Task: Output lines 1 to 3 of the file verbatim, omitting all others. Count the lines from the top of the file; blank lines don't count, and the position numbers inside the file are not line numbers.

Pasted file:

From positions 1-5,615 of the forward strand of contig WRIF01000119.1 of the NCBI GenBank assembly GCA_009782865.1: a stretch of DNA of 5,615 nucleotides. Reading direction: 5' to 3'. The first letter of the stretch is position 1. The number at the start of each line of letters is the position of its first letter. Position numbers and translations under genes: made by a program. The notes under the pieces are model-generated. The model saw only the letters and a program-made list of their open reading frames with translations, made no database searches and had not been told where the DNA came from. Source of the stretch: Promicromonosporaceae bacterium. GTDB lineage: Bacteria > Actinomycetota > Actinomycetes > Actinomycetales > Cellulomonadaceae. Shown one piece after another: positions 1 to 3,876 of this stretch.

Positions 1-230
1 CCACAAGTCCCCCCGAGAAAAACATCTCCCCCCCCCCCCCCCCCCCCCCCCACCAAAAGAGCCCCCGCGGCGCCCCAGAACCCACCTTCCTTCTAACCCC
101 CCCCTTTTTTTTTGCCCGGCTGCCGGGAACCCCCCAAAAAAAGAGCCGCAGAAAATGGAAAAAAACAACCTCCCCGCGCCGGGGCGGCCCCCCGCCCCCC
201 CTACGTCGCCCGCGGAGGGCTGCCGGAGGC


From positions 1-5,615 of the forward strand of contig WRIF01000119.1 of the NCBI GenBank assembly GCA_009782865.1: a stretch of DNA of 5,615 nucleotides. Reading direction: 5' to 3'. The first letter of the stretch is position 1. The number at the start of each line of letters is the position of its first letter. Position numbers and translations under genes: made by a program. The notes under the pieces are model-generated. The model saw only the letters and a program-made list of their open reading frames with translations, made no database searches and had not been told where the DNA came from. Source of the stretch: Promicromonosporaceae bacterium. GTDB lineage: Bacteria > Actinomycetota > Actinomycetes > Actinomycetales > Cellulomonadaceae. Shown one piece after another: positions 1 to 3,876 of this stretch.

Positions 1-230
1 CCACAAGTCCCCCCGAGAAAAACATCTCCCCCCCCCCCCCCCCCCCCCCCCACCAAAAGAGCCCCCGCGGCGCCCCAGAACCCACCTTCCTTCTAACCCC